How to manage like Claudio Ranieri


How to manage like Claudio Ranieri

Picture: Diego Sideburns

Ranieri has evolved tremendously in his two and a half decades of being a manager. The most striking change is his transformation from a mimicker of corporate managers who impose their vision on players to one who adapts to their skills and abilities. It is the one key factor that helped Leicester win the Premier League in 2016. Get your pen out Pep.

Here is how to manage like Claudio Ranieri:

Prioritise collective spirit

In the 2015/16 season, Leicester created a story worthwhile of its own Hollywood production. It was stuff of dreams and with good reasons. Ranieri convinced his players that they are capable of achieving their biggest dream only through embracing team-work. Collective spirit can make a team of average players look like Milan, and lack of one can make Barcelona look like Everton, for example.

And while Leicester’s current Premier League performances miss the target by miles, their European candle still burns. One dream at a time.

Claudio RanieriPicture: Roberto Vicario

Adapt tactics to players, not the other way around

Having emerged from the Catenaccio philosophy, rigid tactics and organised defensive structures come naturally to Ranieri. But he has learned the hard way that solutions may lie in meeker approaches too. At Leicester, he keenly observed that a freer approach rather than rigid Italian tactics better suited his players. He gave them the freedom to express themselves on the pitch and only interfered on a minuscule level.

In other words, what he already had, he strengthened, what he didn’t, he discarded. In that regard he stood apart from other more successful managers like Pep Guardiola and Jose Mourinho, who are famous for their controlling methods.


The quality of motivation, team spirit and off-the-pitch communication, or lack of thereof, depend on the manager’s expertise in the human condition. Results back wonderfully Ranieri’s ability to get through to his players and extract the absolute best out of them.

His cunning refusal to submit them to rigid rules is just one example of his subtle understanding of psychology.

“They so need to be relaxed and not harassed.” he told the Telegraph once about his players at Leicester. “I always tell my players to find the fire within themselves. A chance like this will never come again. Seek that fire, don’t be ashamed of it. And they are not ashamed, if anything they demand to dream.”

Claudio RanieriPicture: Pietro Piupparco


Rewind 13 years back and you are likely to see Ranieri in a very different light. At Chelsea, he liked to rotate his squad and switch tactics to an almost unreasonable amount. The years have perhaps settled a few stones in Ranieri’s tactics. At Leicester, he applied a defensive 4-4-2, revealing in its asymmetry of how adapted it is to his own players’ skills and abilities.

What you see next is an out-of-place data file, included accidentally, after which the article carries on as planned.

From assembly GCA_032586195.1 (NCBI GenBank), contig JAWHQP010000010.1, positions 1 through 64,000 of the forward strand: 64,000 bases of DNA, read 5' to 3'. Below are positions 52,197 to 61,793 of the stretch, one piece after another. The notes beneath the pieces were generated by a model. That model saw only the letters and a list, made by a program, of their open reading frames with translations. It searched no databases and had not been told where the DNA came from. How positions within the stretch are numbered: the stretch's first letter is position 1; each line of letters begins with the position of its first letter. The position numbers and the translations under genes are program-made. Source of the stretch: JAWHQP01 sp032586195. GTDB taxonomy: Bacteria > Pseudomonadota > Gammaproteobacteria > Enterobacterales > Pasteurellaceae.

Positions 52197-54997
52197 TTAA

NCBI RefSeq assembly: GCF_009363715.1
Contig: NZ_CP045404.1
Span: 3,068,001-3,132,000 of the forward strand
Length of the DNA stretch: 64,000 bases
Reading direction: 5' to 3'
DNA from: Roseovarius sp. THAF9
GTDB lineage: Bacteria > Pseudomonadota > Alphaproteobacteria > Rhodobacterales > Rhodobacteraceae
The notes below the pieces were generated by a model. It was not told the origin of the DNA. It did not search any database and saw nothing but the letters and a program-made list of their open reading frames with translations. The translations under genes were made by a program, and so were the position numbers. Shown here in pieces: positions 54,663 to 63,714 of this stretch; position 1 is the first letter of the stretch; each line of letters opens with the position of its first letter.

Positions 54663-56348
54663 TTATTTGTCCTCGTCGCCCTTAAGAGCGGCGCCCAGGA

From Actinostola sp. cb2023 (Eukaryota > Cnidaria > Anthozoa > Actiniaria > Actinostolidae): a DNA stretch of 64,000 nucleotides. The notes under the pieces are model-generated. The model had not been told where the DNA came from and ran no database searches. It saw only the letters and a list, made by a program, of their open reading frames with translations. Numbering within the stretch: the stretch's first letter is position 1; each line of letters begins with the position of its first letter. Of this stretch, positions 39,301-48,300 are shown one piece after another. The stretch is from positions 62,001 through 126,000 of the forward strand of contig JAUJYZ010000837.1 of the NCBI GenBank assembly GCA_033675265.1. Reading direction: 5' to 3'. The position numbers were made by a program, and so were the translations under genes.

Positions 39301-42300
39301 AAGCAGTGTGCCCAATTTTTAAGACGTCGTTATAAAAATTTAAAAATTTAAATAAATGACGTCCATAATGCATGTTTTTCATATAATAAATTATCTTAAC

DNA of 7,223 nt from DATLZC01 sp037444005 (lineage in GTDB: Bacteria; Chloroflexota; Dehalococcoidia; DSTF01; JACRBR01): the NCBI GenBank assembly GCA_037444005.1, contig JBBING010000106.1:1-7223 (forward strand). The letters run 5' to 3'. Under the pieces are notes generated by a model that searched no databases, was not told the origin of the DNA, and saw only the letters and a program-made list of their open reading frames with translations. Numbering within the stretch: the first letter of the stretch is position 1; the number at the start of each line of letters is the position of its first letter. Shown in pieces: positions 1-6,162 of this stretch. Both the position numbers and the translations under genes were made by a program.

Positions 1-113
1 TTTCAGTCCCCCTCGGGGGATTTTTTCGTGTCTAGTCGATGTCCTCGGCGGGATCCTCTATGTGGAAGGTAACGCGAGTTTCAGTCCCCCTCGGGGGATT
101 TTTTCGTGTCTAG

If more rigid tacticians winced at the ugliness and asymmetry of the formation, by the end of the 2015/16 season they would have sensed nagging doubts creep up on their tactical philosophies.

Read about his his polar opposite: How to manage like Pep Guardiola

The long ball

Ranieri’s ace in the sleeve at Leicester was the long ball. He saw the value of the pace he had up front in Jamie Vardy and chose to use the most direct way possible in search of goals. It worked wonders beyond doubt. Even though Leicester’s percentage of short passing success sat near the bottom compared to other Premier League teams, their long-ball success rate was among the best in Europe.

There might have been a few good reasons for that. With the long ball, the team must maintain good organisation at the back, and for this, the Foxes had one of the most accomplished proponents in Ranieri.

Diets and freedom of expression

Ranieri must’ve gulped his shock when he first entered the Foxes’ canteen to see his players indiscriminately gorging on food. He had a group of players for whom strict diets and restrictions were alien. Ranieri’s masterstroke was not to change a thing. trusted his players’ sensibilities for food choices.

He went so far as to ocassionally order pizza for the team to celebrate, showing world football, perhaps, that the right dietary lifestyle is not always the biggest factor in sports success.

Leicester City championsPicture: JPAG

Consistency of team selection

When he was at Chelsea, Ranieri built a routine of rotating his squad, something for which the media branded him with the nickname ‘Tinker’. Well, maybe Ranieri has learned his lesson because with Leicester he has opted of keeping a more consistent team selection which allows the players to get used to their duties and for him to learn their playing style more intimately.

However, the undoing factor of this tactic may come in the guise of long-term injuries, something Ranieri was lucky not have with his first starters during his league-winning season.

Time off

Like a good father, Ranieri graced his players with plenty of time off the pitch to recuperate, mentally and physically. While his training sessions pack a punch with gruelling fitness drills, he balances it all out with free time on the following day.

And while this is the preferable choice of everyone, many managers of clubs in the higher echelons of English football complain that off-time is a luxury they don’t have. On average, the big clubs have three to four days to recover and prepare for the next fixture. For Leicester last season, this was five to six days.

Find out How to manage like Antonio Conte.


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